There is perhaps no topic that’s gotten more attention in the “exciting” world of economics than the “hard” data, “soft” data disconnect.
Indeed, the argument over which one (i.e. the “soft” or the “hard”) is wrong has become just about as contentious as a debate between economists can get (thankfully, disagreements between economists don’t often deteriorate into drive-by shootings).
One thing’s for sure: a recent dip notwithstanding, if the “soft” data euphoria turns out to be “right,” well then by God we’re getting ready to usher in a veritable renaissance for growth.
On that point, have a look at the following table out this morning from Goldman:
Look at those numbers (the ones in green)! Here’s the accompanying color:
If US GDP growth were tracking sentiment data alone, the US economy would be growing at its fastest rate of the post-crisis period. While our estimate for the preliminary release of Q1 GDP on Friday is currently tracking at just +1.4% (qoq ar), our US Current Activity Indicator (CAI) suggests the economy is growing at 2.8%. If this is decomposed into our sub-sector CAIs for our “hard” vs “soft” data, the implied growth rates of GDP are 2.1% and 3.3%, respectively.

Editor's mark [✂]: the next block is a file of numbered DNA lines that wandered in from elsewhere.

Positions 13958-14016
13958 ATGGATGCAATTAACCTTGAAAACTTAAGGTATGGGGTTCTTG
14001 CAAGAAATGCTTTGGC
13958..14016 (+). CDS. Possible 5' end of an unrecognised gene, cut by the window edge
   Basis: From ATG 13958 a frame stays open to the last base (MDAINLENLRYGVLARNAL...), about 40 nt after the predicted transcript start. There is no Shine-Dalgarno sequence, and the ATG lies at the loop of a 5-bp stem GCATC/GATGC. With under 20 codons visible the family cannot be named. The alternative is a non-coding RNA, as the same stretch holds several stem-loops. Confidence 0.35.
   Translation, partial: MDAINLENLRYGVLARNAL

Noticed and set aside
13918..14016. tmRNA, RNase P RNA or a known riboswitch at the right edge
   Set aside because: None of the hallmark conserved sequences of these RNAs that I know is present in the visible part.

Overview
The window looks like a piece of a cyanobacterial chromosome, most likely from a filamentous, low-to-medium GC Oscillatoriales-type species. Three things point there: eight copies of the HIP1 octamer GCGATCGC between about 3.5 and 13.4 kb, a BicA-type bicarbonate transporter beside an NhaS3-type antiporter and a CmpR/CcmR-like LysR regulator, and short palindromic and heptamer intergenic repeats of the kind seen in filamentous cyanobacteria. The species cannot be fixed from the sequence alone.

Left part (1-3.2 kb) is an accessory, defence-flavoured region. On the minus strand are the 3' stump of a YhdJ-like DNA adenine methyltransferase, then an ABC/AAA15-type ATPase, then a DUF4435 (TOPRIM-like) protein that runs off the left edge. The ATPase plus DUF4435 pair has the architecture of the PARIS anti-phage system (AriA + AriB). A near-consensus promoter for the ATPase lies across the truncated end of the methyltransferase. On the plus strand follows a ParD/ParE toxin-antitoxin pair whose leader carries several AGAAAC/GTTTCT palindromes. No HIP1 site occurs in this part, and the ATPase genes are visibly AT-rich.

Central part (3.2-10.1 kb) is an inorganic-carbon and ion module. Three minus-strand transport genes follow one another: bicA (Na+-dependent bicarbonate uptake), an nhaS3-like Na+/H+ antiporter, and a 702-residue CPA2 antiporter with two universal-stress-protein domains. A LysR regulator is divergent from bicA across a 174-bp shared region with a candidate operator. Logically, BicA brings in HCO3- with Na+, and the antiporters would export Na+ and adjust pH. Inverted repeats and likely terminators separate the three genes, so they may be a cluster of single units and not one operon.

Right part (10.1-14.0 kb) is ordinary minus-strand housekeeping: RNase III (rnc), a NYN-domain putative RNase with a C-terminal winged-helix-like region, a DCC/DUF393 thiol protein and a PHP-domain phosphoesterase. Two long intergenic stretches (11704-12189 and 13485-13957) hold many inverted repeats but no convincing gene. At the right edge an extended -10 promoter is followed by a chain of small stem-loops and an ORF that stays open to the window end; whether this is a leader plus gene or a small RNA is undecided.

Exhibit 1 drills deeper into the soft data to see precisely where the improvements have been coming from. The cell values in this table (illustrated by the heatmap) show the levels of GDP growth implied by the univariate regressions of our broad CAI on each indicator (plus 12 lags). Both activity-oriented surveys (like ISM) and pure sentiment surveys (like NFIB Small Business Optimism) are running “hot”, while “hard” data indicators, like industrial production, are running cooler (although still quite strong). And the implied magnitudes of GDP growth are unrealistically high, with the Conference Board’s index of consumer expectations implying GDP growth of nearly 5%, and the NFIB’s small business optimism index implying growth of 6.8%.
Read that last underlined bit again.
And then laugh.